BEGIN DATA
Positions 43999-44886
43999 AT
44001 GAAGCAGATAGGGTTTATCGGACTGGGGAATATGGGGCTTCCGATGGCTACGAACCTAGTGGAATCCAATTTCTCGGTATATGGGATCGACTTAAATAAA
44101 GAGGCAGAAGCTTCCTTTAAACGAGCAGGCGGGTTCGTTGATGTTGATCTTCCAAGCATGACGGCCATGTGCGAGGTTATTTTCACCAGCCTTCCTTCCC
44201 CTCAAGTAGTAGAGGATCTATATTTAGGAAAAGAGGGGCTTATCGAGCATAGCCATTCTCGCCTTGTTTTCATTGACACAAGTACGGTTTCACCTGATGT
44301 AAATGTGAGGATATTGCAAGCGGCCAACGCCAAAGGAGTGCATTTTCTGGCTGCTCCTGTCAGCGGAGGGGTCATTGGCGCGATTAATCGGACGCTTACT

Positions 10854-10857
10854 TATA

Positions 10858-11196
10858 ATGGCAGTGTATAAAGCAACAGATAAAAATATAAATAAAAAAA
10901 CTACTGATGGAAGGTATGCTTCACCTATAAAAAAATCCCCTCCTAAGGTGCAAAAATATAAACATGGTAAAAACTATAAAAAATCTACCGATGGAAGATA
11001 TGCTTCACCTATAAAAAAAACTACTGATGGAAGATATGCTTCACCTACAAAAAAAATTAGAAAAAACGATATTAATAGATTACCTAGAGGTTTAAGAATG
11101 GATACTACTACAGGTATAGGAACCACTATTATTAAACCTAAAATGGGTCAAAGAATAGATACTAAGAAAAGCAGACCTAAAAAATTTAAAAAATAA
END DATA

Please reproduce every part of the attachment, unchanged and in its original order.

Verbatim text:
Positions 43999-44886
43999 AT
44001 GAAGCAGATAGGGTTTATCGGACTGGGGAATATGGGGCTTCCGATGGCTACGAACCTAGTGGAATCCAATTTCTCGGTATATGGGATCGACTTAAATAAA
44101 GAGGCAGAAGCTTCCTTTAAACGAGCAGGCGGGTTCGTTGATGTTGATCTTCCAAGCATGACGGCCATGTGCGAGGTTATTTTCACCAGCCTTCCTTCCC
44201 CTCAAGTAGTAGAGGATCTATATTTAGGAAAAGAGGGGCTTATCGAGCATAGCCATTCTCGCCTTGTTTTCATTGACACAAGTACGGTTTCACCTGATGT
44301 AAATGTGAGGATATTGCAAGCGGCCAACGCCAAAGGAGTGCATTTTCTGGCTGCTCCTGTCAGCGGAGGGGTCATTGGCGCGATTAATCGGACGCTTACT

Positions 10854-10857
10854 TATA

Positions 10858-11196
10858 ATGGCAGTGTATAAAGCAACAGATAAAAATATAAATAAAAAAA
10901 CTACTGATGGAAGGTATGCTTCACCTATAAAAAAATCCCCTCCTAAGGTGCAAAAATATAAACATGGTAAAAACTATAAAAAATCTACCGATGGAAGATA
11001 TGCTTCACCTATAAAAAAAACTACTGATGGAAGATATGCTTCACCTACAAAAAAAATTAGAAAAAACGATATTAATAGATTACCTAGAGGTTTAAGAATG
11101 GATACTACTACAGGTATAGGAACCACTATTATTAAACCTAAAATGGGTCAAAGAATAGATACTAAGAAAAGCAGACCTAAAAAATTTAAAAAATAA